Among the tactics used by violence prone secessionists is to present themselves as equal negotiating partners for the central governments they are fighting against, to feign a sovereign status. ECMI is supporting this tactic through providing rebel groups a forum, claiming that this political valorization "is serving the cause of peace". Under this pretext, a joint strategy of the Darfur rebels was discussed in Flensburg. In the style of ethnic concepts of chauvinist groups, ECMI writes, that these rebel groups should develop a "regional identity".[3] This "identity" should "enable the Darfur rebels' representatives to exhibit a unified [political] front".

A Message

The secessionists are far from being a unified front. They are divided into numerous tendencies. In Flensburg the ECMI was helping leaders of the Islamic "Justice and Equality Movement" (JEM) and a group of the multiply fractured "Sudan Liberation Movement/Army" (SLM/A) using "a team of senior legal and policy advisors drawn from leading universities and expert institutions".[4] Shortly after this meeting, both militia groups boycotted peace negotiations with the central government in Khartoum. Instead, members of the JEM militia launched an attack in a resource-rich region, where Chinese companies are extracting oil, kidnapping two foreign workers. This attack is to send "a message, directed particularly at Chinese firms", the "biggest investors in the Sudanese oil industry," which are cooperating with the central government, the rebels declared in a statement.[5]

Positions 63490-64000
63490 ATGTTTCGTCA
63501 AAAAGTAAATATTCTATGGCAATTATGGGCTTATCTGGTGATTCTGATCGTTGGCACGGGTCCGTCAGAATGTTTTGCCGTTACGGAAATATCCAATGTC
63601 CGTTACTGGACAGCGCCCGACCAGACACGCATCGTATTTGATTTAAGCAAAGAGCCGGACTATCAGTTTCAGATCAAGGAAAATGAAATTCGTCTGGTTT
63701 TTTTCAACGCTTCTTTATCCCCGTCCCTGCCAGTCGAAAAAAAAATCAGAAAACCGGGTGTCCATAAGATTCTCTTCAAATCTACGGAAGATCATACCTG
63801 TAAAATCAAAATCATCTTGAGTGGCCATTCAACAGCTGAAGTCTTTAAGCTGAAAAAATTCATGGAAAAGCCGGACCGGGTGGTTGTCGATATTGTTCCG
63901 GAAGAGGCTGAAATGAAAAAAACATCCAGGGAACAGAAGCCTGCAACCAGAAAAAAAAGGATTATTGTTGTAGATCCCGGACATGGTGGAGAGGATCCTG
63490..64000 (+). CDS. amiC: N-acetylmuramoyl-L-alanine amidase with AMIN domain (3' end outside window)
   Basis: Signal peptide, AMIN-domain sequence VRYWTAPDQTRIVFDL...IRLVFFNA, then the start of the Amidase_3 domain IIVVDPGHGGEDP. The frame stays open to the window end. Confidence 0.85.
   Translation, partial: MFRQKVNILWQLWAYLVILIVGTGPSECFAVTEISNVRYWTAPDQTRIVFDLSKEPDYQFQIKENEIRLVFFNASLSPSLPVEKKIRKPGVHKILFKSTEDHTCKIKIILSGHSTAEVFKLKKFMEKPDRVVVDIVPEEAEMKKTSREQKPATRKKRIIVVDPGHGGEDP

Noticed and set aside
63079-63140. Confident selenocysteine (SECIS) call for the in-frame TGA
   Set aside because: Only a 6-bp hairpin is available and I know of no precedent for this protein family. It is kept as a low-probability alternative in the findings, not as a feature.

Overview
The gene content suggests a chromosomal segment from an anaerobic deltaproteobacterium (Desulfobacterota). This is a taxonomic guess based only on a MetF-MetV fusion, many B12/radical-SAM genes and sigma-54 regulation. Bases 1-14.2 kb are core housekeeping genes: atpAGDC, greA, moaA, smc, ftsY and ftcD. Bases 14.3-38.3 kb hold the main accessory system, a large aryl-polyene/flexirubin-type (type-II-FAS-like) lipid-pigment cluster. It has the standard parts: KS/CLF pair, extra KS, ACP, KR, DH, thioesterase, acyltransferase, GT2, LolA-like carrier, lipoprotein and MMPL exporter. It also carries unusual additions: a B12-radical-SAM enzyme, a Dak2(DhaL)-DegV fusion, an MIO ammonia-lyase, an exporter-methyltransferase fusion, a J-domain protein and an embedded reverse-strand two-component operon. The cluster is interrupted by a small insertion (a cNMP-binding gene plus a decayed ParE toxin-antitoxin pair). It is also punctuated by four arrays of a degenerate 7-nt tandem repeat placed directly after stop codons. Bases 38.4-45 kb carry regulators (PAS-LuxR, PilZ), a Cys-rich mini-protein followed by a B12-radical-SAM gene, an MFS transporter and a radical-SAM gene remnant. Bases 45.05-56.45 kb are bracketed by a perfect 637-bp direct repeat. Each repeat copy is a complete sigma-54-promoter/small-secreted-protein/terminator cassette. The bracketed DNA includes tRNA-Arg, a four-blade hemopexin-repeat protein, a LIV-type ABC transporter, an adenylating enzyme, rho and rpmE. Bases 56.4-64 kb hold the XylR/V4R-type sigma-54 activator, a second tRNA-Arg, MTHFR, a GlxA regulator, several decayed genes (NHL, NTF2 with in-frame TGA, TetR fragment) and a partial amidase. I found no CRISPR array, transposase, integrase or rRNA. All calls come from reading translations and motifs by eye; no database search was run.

Secession Referendum

While the "European Center for Minority Issues" is counseling the Darfur militias in Flensburg, the state owned German Association for Technical Cooperation (GTZ) is supporting the autonomy government of South Sudan. At the beginning of August 2005, following dozens of years of civil war, Khartoum granted extensive rights of autonomy to the South - including the right to organize a referendum on the question of secession for 2011. Already in 2004, the GTZ began rebuilding roads that had largely been destroyed in South Sudan, receiving significant financial aid from Washington. At the same time, a German enterprise was pressing ahead its railroad project to connect South Sudan with ports in Kenya, allowing the evacuation of valuable resources (oil, gold) from the secessionist region, while avoiding central government controls. "This is the lifeline of our independence," according to a designated member of the autonomy government, at the time, in Juba.[6]

Management of Water Resources